When you graduate with a high student loan balance, you probably have a negative net worth. An exception would be if you have a trust fund or an enormous savings account to tap into. But the reality is that most of us don’t have the luxury of someone else footing the bill for our college education.
Despite a high student loan balance, your net worth might be more in your control than you think.
In fact, your negative net worth isn’t because you have debt. Net worth problems happen for two reasons: You either aren’t saving the right way or you’re making investment mistakes.
Let’s talk about how to achieve a higher net worth even with student loan debt.
Negative net worth as a student loan borrower
Negative net worth isn’t as bad as you think.
At its worst, negative net worth as a student loan borrower is a type of tax. If you’re a federal loan borrower, you’re likely paying about 10% of your income to your loans and another 2% to 10% toward your tax bomb amount every month.
Negative net worth is more like a 20% tax
If you look at it this way, your negative net worth is more like a 20% tax. The amount seems a steep price to pay. Hopefully, you’re earning a lot more money with your education than you would have earned otherwise, even if you account for the 20% reduction.
Let’s look at an example of a doctor, lawyer or other professional earning $150,000 a year in income. We’ll call him Ted.
Ted has a student loan balance of $400,000. He pays 10% of his income every month toward his student loan debt and is taking advantage of student loan forgiveness after 20 years of payments. Based on that scanario, Ted’s tax bomb should be $250,000.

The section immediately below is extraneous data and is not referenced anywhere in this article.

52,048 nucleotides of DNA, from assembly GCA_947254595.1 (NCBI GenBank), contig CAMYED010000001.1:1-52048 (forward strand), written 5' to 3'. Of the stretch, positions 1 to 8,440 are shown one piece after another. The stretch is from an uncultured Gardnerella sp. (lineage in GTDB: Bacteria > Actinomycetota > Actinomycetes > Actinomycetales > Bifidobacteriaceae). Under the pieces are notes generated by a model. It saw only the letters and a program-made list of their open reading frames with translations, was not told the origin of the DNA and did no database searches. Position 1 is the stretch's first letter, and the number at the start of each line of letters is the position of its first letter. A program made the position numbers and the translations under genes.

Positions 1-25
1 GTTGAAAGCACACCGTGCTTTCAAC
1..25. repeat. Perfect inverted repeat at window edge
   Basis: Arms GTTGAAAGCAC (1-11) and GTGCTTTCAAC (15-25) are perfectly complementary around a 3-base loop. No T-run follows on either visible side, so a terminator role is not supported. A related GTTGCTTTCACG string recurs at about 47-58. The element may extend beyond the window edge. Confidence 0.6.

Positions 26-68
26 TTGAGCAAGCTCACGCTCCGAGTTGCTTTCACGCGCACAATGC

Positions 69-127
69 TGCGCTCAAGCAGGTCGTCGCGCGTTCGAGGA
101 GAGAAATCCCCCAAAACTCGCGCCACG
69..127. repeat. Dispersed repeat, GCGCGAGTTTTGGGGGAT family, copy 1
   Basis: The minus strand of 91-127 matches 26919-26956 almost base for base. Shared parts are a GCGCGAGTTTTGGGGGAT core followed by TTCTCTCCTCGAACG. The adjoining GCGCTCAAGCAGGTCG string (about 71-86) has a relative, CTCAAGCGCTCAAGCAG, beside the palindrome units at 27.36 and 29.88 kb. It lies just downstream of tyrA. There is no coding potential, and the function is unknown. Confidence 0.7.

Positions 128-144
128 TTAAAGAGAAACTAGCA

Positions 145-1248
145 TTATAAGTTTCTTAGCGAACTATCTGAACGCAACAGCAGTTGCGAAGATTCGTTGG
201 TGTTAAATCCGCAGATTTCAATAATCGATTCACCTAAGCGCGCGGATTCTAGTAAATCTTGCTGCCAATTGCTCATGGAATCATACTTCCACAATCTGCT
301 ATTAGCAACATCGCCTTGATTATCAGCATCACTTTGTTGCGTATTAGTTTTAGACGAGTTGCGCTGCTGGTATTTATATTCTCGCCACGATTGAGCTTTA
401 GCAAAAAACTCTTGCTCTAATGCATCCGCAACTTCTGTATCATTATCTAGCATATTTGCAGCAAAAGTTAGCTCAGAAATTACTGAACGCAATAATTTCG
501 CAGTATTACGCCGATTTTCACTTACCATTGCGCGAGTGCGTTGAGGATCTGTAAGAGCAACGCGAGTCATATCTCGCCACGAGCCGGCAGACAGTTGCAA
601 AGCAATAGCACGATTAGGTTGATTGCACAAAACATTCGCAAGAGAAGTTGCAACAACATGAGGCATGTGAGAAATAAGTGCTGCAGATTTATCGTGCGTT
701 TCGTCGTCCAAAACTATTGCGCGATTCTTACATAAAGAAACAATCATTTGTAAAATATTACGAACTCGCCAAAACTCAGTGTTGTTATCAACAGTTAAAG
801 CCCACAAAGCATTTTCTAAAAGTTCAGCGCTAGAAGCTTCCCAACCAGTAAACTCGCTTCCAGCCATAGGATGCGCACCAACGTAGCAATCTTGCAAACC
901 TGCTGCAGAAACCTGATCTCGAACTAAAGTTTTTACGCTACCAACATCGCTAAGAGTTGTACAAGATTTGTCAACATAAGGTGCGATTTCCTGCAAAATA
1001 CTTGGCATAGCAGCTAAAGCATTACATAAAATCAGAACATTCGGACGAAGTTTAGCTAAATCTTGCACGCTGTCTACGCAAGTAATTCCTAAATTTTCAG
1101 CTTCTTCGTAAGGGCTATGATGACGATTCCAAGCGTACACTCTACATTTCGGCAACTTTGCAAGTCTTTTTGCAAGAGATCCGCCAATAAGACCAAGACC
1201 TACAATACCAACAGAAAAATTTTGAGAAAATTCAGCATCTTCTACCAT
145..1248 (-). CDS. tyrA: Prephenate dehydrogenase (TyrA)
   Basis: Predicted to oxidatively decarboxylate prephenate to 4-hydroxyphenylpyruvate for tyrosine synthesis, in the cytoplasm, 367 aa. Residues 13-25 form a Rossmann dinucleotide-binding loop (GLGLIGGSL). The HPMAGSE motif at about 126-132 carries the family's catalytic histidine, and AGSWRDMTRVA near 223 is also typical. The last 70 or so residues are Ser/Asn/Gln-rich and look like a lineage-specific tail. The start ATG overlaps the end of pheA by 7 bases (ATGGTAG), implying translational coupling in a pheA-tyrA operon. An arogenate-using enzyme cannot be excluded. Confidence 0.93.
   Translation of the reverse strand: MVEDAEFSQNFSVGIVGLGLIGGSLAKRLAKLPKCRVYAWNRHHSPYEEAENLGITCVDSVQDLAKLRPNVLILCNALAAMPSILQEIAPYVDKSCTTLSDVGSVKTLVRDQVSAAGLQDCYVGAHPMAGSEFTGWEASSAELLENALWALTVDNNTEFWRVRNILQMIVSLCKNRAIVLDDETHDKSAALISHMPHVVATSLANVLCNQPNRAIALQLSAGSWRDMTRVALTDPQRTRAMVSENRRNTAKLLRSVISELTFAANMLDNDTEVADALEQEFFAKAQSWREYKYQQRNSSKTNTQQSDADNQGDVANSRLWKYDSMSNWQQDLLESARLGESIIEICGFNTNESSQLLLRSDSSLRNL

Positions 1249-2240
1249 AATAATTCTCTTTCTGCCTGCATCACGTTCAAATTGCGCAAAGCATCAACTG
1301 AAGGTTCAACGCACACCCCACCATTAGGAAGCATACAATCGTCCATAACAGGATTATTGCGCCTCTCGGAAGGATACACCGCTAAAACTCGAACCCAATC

In this situation, he pays about $1,000 each month for his student loan payment and saves $650 a month toward his future tax bomb.
Ted’s only losing about $20,000 per year to paying his student loans and saving for his future tax bill. If he would max out his retirement savings and lower his taxable income, Ted could pay even less and keep more money in his pocket.
How to grow your assets and your net worth
The most common problem with student loan borrowers is that they’re not growing their assets. If you buy your own practice, for instance, your earning capacity can grow exponentially. Plus, you’ll have a high number of tax write-offs available to shield your income from taxes, which lowers the income the loan servicer sees when calculating your loan payment.
You can grow your assets in other ways, too. Here are a few ideas to help you get started.
Invest in mutual funds or exchange-traded funds
Getting a great return with individual stocks is difficult. Investing in funds, rather than in individual stocks, is a common way to grow your net worth. Funds tend to perform better, especially for non-professional investors.
Mutual funds and exchange-traded funds (ETFs) offer a diversified approach to putting your money to work. The trouble is that you might not understand what your money is doing after you invest in a fund.
In terms of investing, you want to have two types of accounts that you consistently contribute to:
- A retirement account: Make a minimum contribution of 5% each month up to a max of $19,000 a year.
- A non-retirement account: Contribute at least $100 per month or up to $1,000 or more each month.
Even if you’re not doing very well financially and can barely afford to survive, I always suggest you have both of these accounts. The key to making it work is to set up automatic contributions.
It’s called behavioral finance. Your long-term net worth will drop significantly if you don’t get into the habit of consistently contributing to these two accounts.
Invest in rental properties
The rental debt snowball looks like this:
- Buy a bunch of rental properties based on the income you think you need to stop working.
- Find properties that will rent for more than what the mortgage costs.
- Take the free cash flow every month and put it toward one of the mortgages until it’s paid off.
- When that first mortgage is paid off, roll that payment into the second mortgage to pay it down fast.